JERUSALEM, Israel – Israeli Prime Minister Naftali Bennett will meet with US President Joe Biden in his first official state visit to the White House on August 26.

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Presidential spokesperson Jen Psaki said in a statement Wednesday that the two leaders will “strengthen the enduring partnership between the United States and Israel, reflect the deep ties between our governments and our people, and underscore the United States’ unwavering commitment to Israel’s security.”

The two leaders will discuss the “critical issues related to regional and global security, including Iran” and the prospects of peace between Israelis and Palestinians, the statement continued.

The readout from Bennett’s office about the upcoming visit made no mention of peace talks with the Palestinians but said it would strengthen the US-Israel relationship and address the “Iranian nuclear issue.”

Next week’s meeting will be the first between Biden and Bennett and comes at a sensitive time in the Middle East. It follows Afghanistan’s fall to the Taliban and Israel’s 11-day war with Gaza in May.

Regional tensions have also been rising between Israel and Iran. Both the American and Israeli leaders want to stop Iran from developing a nuclear weapon but disagree on strategy.

The Biden administration wants to change and revive the 2015 nuclear deal Iran made with world powers, which provided sanctions relief in exchange for limits on Tehran’s nuclear program. Former President Donald Trump unilaterally abandoned the deal in 2018, arguing that Iran made the deal in bad faith and was pursuing nuclear weapons – a claim Iran vehemently denies.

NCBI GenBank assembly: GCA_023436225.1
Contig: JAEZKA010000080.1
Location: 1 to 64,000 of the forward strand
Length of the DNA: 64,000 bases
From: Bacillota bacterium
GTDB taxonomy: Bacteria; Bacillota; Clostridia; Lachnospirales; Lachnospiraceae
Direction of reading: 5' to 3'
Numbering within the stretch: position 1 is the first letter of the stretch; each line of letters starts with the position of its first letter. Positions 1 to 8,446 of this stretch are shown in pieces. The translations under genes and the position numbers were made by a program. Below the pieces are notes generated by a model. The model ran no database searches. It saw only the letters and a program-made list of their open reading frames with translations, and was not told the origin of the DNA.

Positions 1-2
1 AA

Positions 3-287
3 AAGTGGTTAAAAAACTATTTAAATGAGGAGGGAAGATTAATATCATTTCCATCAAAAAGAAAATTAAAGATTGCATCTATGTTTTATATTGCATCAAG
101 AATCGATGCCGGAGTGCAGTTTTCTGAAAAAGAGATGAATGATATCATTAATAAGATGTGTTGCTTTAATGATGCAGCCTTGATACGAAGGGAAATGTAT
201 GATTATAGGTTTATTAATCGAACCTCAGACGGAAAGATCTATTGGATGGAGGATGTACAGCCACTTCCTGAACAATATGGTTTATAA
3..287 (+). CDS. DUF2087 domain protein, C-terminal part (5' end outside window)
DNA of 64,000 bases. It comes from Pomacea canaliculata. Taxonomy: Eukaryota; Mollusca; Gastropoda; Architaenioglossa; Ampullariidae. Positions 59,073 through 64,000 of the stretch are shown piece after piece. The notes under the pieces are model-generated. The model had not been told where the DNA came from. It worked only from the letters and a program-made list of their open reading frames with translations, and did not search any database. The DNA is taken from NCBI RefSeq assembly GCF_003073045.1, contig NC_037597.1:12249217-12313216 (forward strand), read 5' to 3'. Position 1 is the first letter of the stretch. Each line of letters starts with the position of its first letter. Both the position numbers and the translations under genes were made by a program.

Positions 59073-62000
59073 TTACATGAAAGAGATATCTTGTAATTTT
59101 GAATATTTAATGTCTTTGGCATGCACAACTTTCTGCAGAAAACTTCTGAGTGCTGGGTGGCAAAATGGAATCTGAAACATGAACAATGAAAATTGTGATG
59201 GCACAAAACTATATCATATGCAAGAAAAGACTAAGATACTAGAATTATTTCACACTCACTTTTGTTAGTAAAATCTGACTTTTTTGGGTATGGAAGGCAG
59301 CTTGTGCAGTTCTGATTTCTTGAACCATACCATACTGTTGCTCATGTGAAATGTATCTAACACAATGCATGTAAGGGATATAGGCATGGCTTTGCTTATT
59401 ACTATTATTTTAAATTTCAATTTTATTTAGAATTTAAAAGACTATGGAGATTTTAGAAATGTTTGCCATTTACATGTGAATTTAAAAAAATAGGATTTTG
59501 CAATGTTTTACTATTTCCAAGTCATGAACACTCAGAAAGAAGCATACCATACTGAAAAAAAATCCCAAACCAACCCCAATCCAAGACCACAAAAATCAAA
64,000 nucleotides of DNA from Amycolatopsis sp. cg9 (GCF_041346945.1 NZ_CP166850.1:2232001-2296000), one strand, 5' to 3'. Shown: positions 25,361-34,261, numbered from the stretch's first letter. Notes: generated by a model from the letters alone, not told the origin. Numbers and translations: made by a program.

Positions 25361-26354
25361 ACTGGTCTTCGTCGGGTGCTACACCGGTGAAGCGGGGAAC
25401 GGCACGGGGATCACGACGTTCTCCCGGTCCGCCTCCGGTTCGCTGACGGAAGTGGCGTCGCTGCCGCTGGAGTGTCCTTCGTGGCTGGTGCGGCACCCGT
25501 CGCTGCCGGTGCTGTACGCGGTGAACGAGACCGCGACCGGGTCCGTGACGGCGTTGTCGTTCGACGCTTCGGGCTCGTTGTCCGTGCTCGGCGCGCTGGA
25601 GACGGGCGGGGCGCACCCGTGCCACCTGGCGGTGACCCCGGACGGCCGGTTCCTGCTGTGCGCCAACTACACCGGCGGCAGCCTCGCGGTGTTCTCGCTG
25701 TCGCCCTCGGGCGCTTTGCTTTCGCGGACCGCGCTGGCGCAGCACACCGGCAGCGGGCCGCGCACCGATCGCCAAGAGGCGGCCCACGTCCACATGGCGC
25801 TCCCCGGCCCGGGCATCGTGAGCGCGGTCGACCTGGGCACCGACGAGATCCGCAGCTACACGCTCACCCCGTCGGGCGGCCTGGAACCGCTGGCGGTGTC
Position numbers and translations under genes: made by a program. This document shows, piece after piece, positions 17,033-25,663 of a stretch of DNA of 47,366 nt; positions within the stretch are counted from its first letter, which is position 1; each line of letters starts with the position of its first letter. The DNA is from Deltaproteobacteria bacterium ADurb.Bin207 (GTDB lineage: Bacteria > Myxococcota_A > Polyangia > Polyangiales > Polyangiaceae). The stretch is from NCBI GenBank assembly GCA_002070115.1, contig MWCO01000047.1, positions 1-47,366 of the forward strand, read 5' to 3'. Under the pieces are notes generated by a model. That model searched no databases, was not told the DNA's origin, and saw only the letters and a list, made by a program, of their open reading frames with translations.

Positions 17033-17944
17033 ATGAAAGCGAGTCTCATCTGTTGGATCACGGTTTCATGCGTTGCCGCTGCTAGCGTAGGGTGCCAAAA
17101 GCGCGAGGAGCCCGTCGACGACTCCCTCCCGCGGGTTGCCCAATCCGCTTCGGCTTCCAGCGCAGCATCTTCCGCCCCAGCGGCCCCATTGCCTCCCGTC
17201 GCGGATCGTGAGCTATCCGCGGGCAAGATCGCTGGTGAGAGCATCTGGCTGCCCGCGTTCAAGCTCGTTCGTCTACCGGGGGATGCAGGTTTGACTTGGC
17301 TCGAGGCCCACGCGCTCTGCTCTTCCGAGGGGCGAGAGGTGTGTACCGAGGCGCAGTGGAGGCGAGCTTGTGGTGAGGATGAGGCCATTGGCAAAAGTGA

Bennett opposes the nuclear deal and has said Israel is ready to face Iran on its own if it must. Meanwhile, Iran continues to enrich uranium past the limits set by the nuclear deal and has been blamed for attacks on ships in the Persian Gulf.

Another area of disagreement between the US and Israel is the peace process with the Palestinians.

Bennett leads a small hard-line party that opposes major concessions to the Palestinians. However, he is the head of a coalition government involving parties across the political spectrum, including for the first time, an Arab party.

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Bennett has indicated he would like to improve ties and bolster the Palestinian economy, but there haven’t been any substantive peace negotiations between Israelis and Palestinians for years and relations remain chilly. The Palestinians are divided between rival governments and Israel is in talks with Gaza to maintain a fragile truce set in place after the May war.

The White House wants to make peace talks a central issue – a reflection of human rights concerns for Palestinians among Democrats.

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